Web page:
Group play doesn't work for your pup? It's OK.
My dog, Aaliyah, failed her group play daycare evaluation last year.
For a long time that was hard for me to say. I’ve now come to understand, however, that simply not all dogs enjoy or are appropriate for group play daycare. If your dog is not successful in group daycare it truly does not mean there is anything ‘wrong’ with them or you. They might just prefer the companionship of humans or be better equipped to enjoy and be successful in interacting with one dog at a time.
The socialization required for a dog to be comfortable in a large group of dogs takes place at a very very young age and many dogs, whether from rescues or breeders, miss that socialization window. And that’s ok. It just means we have to have realistic expectations for them in terms of the situations in which they can be successful.
Even dogs who have been properly socialized may not enjoy or interact in a healthy way in group daycare.
Terriers have a tendency toward over-stimulation and were bred to have strong prey drive.
Shepherds often become overwhelmed in a large group when they are not ‘in control’.
Hunting dogs often feel anxious when they don’t have a job to do.
In my opinion, being a ‘good’ owner doesn’t mean having a dog that can always go anywhere and do anything successfully. It means meeting your dog where they’re at and being their advocate by only putting them in situations where they can be comfortable, safe and happy.
I feel especially strongly about this when it comes to rescue. We often hear that shelter dogs can be perfect pets, but I think that really depends on our definition of perfect. I do believe that you can usually find a perfect companion for you in a shelter. But that does not always mean that they will be well suited to be successful in every situation. Most animals in shelters have had negative experiences in their past so our role as their guardians is to be an understanding advocate for them, that’s why we call it rescue.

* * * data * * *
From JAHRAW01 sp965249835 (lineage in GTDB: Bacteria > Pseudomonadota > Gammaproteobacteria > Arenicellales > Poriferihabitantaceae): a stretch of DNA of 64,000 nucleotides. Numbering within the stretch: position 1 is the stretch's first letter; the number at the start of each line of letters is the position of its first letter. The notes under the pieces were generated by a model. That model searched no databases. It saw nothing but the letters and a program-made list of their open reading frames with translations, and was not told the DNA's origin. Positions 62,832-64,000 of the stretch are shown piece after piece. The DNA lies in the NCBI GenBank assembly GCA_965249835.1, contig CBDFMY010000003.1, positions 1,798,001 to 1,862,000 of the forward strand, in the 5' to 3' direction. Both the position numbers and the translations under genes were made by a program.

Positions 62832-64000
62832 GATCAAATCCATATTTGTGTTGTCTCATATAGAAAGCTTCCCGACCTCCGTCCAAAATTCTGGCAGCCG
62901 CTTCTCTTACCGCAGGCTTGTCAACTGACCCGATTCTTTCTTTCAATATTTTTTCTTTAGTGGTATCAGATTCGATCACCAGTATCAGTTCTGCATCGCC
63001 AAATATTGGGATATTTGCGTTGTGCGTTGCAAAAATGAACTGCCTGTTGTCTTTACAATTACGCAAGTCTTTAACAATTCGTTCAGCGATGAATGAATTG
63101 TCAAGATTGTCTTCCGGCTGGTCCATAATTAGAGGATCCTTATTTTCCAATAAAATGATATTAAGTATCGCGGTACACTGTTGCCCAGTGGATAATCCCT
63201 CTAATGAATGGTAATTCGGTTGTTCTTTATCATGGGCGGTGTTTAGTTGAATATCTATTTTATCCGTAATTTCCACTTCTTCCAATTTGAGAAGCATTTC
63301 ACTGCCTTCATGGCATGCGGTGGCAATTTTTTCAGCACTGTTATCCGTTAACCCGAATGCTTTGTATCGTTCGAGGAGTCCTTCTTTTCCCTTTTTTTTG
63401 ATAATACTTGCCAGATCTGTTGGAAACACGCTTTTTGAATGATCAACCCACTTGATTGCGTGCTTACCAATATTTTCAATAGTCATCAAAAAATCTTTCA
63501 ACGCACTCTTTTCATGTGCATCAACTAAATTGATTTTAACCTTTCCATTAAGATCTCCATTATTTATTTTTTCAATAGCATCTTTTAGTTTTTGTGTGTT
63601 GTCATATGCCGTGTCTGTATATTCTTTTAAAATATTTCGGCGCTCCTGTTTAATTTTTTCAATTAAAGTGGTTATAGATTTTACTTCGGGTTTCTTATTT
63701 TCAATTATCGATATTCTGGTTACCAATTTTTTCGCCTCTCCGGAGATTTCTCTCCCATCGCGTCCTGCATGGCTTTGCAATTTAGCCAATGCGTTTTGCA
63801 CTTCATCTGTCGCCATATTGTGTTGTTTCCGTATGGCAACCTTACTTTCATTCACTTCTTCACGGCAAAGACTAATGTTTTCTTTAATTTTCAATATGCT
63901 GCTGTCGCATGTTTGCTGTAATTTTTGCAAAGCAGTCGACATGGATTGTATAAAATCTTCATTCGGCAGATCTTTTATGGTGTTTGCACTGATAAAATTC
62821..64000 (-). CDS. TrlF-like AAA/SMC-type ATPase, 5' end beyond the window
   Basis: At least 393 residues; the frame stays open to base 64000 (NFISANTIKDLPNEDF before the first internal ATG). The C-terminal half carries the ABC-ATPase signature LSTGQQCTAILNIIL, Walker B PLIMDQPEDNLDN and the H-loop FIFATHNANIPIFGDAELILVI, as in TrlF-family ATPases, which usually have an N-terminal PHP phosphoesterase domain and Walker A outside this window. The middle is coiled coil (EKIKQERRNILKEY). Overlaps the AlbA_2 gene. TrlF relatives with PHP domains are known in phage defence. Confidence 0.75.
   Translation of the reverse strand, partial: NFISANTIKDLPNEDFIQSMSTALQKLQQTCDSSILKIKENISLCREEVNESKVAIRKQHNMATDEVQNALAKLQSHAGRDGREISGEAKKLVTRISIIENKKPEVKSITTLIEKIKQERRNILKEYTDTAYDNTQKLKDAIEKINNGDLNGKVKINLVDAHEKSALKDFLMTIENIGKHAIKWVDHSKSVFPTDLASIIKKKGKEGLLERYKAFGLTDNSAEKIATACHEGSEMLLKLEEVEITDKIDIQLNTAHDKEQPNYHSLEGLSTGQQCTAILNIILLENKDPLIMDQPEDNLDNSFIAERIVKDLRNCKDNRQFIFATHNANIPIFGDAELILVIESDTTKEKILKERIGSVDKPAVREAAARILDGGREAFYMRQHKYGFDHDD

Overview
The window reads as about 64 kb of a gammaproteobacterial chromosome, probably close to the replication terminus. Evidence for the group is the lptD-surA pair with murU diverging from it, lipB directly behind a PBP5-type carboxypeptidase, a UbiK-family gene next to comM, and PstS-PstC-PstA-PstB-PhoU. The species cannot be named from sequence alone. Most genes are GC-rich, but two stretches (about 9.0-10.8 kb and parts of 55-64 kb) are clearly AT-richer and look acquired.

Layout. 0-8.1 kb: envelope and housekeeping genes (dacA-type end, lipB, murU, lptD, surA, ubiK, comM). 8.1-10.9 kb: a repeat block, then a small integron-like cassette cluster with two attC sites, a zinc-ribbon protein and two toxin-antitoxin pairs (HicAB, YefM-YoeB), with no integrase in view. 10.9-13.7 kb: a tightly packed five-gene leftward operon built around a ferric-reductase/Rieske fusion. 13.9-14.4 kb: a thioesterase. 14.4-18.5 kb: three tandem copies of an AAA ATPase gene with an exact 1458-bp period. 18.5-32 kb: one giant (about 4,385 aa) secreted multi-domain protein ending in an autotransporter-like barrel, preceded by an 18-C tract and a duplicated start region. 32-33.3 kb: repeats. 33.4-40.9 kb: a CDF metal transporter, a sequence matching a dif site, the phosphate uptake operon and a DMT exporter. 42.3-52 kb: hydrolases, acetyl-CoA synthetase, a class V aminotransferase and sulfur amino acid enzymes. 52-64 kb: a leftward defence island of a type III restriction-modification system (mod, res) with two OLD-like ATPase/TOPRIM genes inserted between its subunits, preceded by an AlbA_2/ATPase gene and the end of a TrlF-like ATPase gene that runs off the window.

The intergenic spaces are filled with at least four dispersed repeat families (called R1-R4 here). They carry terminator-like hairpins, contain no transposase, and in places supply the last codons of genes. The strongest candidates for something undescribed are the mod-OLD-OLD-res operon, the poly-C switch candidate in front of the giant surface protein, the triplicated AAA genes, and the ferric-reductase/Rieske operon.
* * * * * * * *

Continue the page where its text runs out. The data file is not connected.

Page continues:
It took me a long time to figure all of this out. I initially felt so much shame that my pitbull terrier who was found as a stray as an adolescent often displayed aggression when exposed to unknown dogs. I truly felt like I had failed her as an owner because I couldn’t ‘fix’ her. Letting go of this shame, shedding all unrealistic hopes and unfair expectations I had for her and only putting her in safe situations was actually all I had to do to be her perfect owner. Turns out it was only me who needed to be fixed and it’s incredibly freeing to have forgiven myself for that, too.
Is your dog not well suited for Group Play, but you still have overnight care needs? Please consider our Private Play Boarding Options at Canine To Five Ferndale.
Jesse Miller is Canine to Five’s Employee Development Manager. She joined the Canine To Five team in 2015. Jesse lives in Detroit with her pitbull, Aaliyah. Jesse is fascinated by and enamored with dogs! Even outside of work she spends a lot of her time learning about canine behavior and psychology, as well as working (and playing!) with her own dog. Though she is an equal opportunity dog-lover, she can’t deny that she has a very special weakness for one particular group: our canine ‘senior citizens’